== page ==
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Life science instrumentation: dynamic growth.

Life science research has been the thrust behind the growth of the analytical instrument market over the last several years, resulting in new products, applications, markets and companies. These opportunities have revitalized revenues for many industry participants and fundamentally changed the analytical instrument business through renewed investor interest, technological advancements and the shifting focus and reorganizations of top companies.

In 2004, the life science instrumentation market grew 8.4%, significantly slower than the past. Nonetheless, life science instrumentation remains the largest segment of the analytical instrument industry, growing about $600 million per year. The life science instrument market includes DNA and peptide sequencers, DNA and peptide synthesizers, thermal cyclers and real-time PCR, gel electrophoresis, mini-prep products, microarray-based products, biosensors, bioinformatics and flow cytometers/cell analysis, as well as associated aftermarket and service revenues.

The impact of genomic and proteomic applications have been monumental to the drug discovery process. Discoveries in the genomics area are helping drug makers understand the dynamics of a disease at the genetic level. In addition, proteomic research, systems biology and biomarkers have become the forefront of life science and are providing vendors with a huge market to chase after.

These instruments are predominantly used by four end-user segments: academia, biotechnology, government and pharmaceutical research labs. Under enormous pressure to deliver new discoveries, genomic and proteomic researchers demand state-of-the-art technologies to replace or augment their current capabilities. The fastest growing product segments of the life science instrument sector are the microarray/biosensor and plasmid purification markets. Although not growing at as torrid a pace as once predicted, these technologies continue to post solid growth and together account for nearly 35% of the life science instrument market.

Microarray technology has certainly improved immensely since its birth about a decade ago. In fact, whole genome chips for major organisms are readily available for gene expression, genotyping and comparative genomics. The phenomenal acceptance of microarray technology has created opportunities for complementary techniques like electrophoresis, plasmid purification and nucleic acid amplification. Electrophoresis accounts for about 9.5% of the market and revenues are forecasted to grow slightly less than 9% in 2005.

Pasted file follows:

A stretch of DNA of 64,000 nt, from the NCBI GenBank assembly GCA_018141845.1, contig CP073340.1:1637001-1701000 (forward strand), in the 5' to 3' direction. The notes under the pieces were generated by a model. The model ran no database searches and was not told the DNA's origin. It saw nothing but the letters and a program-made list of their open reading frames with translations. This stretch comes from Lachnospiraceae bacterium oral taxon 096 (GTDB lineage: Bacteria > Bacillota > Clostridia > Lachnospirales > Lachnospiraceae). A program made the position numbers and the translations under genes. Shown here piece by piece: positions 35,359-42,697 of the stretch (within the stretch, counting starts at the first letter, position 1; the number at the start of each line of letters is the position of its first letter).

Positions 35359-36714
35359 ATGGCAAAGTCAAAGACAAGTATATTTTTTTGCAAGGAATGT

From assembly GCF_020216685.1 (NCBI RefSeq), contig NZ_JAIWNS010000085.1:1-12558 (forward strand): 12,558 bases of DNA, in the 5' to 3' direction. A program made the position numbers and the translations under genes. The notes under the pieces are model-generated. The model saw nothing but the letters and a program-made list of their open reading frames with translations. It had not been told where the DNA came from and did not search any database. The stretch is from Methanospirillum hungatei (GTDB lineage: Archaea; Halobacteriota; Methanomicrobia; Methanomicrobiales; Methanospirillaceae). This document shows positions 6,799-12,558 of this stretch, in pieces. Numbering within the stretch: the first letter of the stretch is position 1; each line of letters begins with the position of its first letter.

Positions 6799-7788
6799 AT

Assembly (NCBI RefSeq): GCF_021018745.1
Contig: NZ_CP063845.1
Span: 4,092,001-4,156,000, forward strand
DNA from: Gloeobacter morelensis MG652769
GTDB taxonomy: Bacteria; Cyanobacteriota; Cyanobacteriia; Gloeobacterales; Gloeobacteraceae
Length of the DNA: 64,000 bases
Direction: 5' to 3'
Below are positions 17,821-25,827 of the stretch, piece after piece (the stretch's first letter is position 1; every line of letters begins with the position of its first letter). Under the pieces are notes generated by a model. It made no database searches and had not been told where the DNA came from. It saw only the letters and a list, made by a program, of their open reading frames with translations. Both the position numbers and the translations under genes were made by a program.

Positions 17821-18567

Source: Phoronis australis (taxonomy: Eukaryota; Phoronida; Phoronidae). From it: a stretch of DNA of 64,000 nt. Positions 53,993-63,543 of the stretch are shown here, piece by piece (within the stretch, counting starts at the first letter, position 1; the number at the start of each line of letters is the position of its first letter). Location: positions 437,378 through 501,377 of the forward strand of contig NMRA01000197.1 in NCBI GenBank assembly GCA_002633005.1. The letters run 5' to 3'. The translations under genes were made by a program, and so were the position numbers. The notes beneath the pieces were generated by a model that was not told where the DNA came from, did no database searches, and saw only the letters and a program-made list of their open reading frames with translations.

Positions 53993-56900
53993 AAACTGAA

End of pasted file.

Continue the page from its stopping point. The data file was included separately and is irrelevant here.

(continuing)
Nucleic acid amplification sales grew about 11% in 2004, but are expected to falter somewhat, growing about 8% this year. Among the amplification techniques, application involving real-time PCR is expected to fuel growth for this technology. In addition, related aftermarket products and new assays help to stimulate demand. Interestingly, in March, the first of Applied Biosystems' PCR patents is set to expire, and the expiration of other related patents will follow over the next several years.

Pharmaceutical and biotechnology research investment has shifted somewhat from early-stage drug discovery to preclinical development and clinical trials. As a result, slower growth rates are expected for research tools such as synthesizers and sequencers. DNA synthesizers play a supportive role in labs to other technologies, including microarrays. In 2004, synthesizer sales grew about 7.3% and are expected to slow in 2005 to a growth rote of 6.5%. Sales of DNA sequencers, which were once the most dynamic instrument segment among life science techniques, are now expected to grow just 4.0%. Nonetheless, large genomics projects are still underway around the world, generating a steady aftermarket and reagent business.

The flow cytometry/cell analysis market has remained steady over the past several years with a growth rate between 7% and 8%. This pace should continue through 2005 and 2006 as it plays a more integral role in downstream drug discovery and pre-clinical research. Informatics and data analysis software have become vitally important. In 2004, the informatics market (excluding hardware systems) accounted for 12% of total life science instrument demand. However, its long sale and implementation cycles hinder its growth prospects to less than 5% in 2005.

The life science instrumentation market is quite fragmented with many instrument manufacturers and aftermarket vendors and distributors. Applied Biosystems continues to hold its leadership with about 19% share of the market. The next tier of companies, GE Healthcare, Becton Dickinson, Affymetrix and QIAGEN, combine for about 22% of the market. Although end-users tend to favor leading suppliers of products, the market is continually evolving, and there seems to be no shortage of new technologies, applications and opportunities.
Life Science Instrumentation 2004-05

 Market Share Growth Rate

Microarray/Biosensors 19.0% 9.8%
Nucleic Acid Amplification 16.1% 7.9%
Sequencing 12.2% 4.0%
Informatics 12.1% 4.8%
Flow Cytometry/Cell Analysis 12.1% 7.3%
Plasmid Purification 10.3% 9.5%
Electrophoresis 9.5% 8.8%
Synthesis 8.8% 6.5%
Total 100.0% 7.5%

2003-06 Total Global Life Science
Instrumentation Market

2003 7097
2004 7692
2005 8267
2006 8804

Note: Table made from bar graph.

2004 Supplier Market Shares

Applied Biosystems 19%
Others 59%
Qiagen 4%
Affymetrix 4%
Becton Dickinson 6%
GE Healthcare 8%

Note: Table made from bar graph.
COPYRIGHT 2005 Strategic Directions International Inc. (SDI)
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Copyright 2005 Gale, Cengage Learning. All rights reserved.

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Publication:Instrument Business Outlook
Geographic Code:1USA
Date:Jan 15, 2005
Words:807
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